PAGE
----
Russian Sign Language Dactyl Recognition
In this paper, we compare several real-time sign language dactyl recognition systems and present a new model based on deep convolutional neural networks. These systems are able to recognize Russian alphabet letters presented as static signs in Russian Sign language used by people from deaf community. In such an approach, we recognize words from Russian natural language presented by consequent hand gestures of each letter. We evaluate our approach on Russian (RSL) sign language, for which we collect our own dataset and evaluate dactyl recognition.
In this paper we focus on the problem of multi-label image recognition for visually-aware recommender systems. We propose a two stage approach in which a deep convolutional neural network is firstly fine-tuned on a part of the training set. Secondly, an attention-based aggregation network is trained to compute the weighted average of visual features in an input image set. Our approach is implemented as a mobile fashion recommender system application. It is experimentally show on the Amazon Fashion dataset that our approach achieves an F1-measure of 0.58 for 15 recommendations, which is twice as good as the 0.25 F1-measure for conventional averaging of feature vectors.
The article proposes an analysis of three semantic fields in Russian Sign Language (RSL): ‘thick’, ‘thin’ and ‘pointed’. These fields are covered in RSL with a particular group of signs, namely, size and shape specifiers (SASSes). The paper describes features of SASSes in other sign languages, known from previous research, and proposes an analysis of these signs in RSL based on a detailed study of their contexts. Particularly, the article argues for distinguishing two types of components in these signs (specified and non-specified ones), discusses the semantics of non-manual markers and describes two morphological forms of SASSes.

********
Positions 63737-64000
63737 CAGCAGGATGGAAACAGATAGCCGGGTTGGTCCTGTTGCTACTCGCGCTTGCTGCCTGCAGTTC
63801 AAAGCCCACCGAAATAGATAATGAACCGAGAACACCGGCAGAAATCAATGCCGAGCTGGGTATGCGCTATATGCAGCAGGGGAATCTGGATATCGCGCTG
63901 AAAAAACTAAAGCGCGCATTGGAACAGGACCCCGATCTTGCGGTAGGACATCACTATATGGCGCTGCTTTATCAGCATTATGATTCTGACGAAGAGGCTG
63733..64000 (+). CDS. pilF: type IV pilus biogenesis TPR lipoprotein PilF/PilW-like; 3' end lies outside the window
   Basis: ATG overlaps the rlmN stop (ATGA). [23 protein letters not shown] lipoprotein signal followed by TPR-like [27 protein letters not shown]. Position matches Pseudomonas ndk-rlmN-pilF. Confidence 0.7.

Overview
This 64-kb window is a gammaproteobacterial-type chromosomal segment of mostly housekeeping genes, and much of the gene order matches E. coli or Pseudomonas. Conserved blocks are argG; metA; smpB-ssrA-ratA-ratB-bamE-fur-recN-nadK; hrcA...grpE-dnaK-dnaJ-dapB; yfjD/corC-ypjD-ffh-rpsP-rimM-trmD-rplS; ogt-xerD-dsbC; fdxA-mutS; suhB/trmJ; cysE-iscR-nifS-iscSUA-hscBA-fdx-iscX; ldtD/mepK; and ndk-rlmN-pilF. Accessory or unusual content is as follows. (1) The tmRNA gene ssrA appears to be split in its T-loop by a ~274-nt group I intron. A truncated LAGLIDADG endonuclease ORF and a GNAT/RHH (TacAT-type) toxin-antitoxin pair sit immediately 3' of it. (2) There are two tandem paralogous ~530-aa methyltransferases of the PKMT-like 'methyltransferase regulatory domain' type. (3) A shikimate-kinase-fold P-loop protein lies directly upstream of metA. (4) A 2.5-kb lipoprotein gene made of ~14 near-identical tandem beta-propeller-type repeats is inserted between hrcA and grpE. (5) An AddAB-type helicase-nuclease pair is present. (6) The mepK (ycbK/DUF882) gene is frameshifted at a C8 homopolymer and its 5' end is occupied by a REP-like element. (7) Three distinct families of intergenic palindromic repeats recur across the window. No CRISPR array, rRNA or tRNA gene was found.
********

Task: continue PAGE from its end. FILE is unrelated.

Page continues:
The authors consider the problem of human pose estimation using probabilistic convolutional neural networks. They explore ways to improve human pose estimation accuracy on standard pose estimation benchmarks MPII human pose and Leeds Sports Pose (LSP) datasets using frameworks for probabilistic deep learning. Such frameworks transform deterministic neural network into a probabilistic one and allow sampling of independent and equiprobable hypotheses (different outputs) for a given input. Overlapping body parts and body joints hidden under clothes or other obstacles make the problem of human pose estimation ambiguous. In this context to get accurate estimation of joints’ position they use uncertainty in network's predictions, which is represented by variance of hypotheses, provided by a probabilistic convolutional neural network, and confidence is characterised by mean of them. Their work is based on current CNN cascades for pose estimation. They propose and evaluate three probabilistic convolutional neural networks built on top of deterministic ones with two probabilistic deep learning frameworks – DISCO networks and Bayesian SegNet. The authors evaluate their models on standard pose estimation benchmarks and show that proposed probabilistic models outperform base deterministic ones.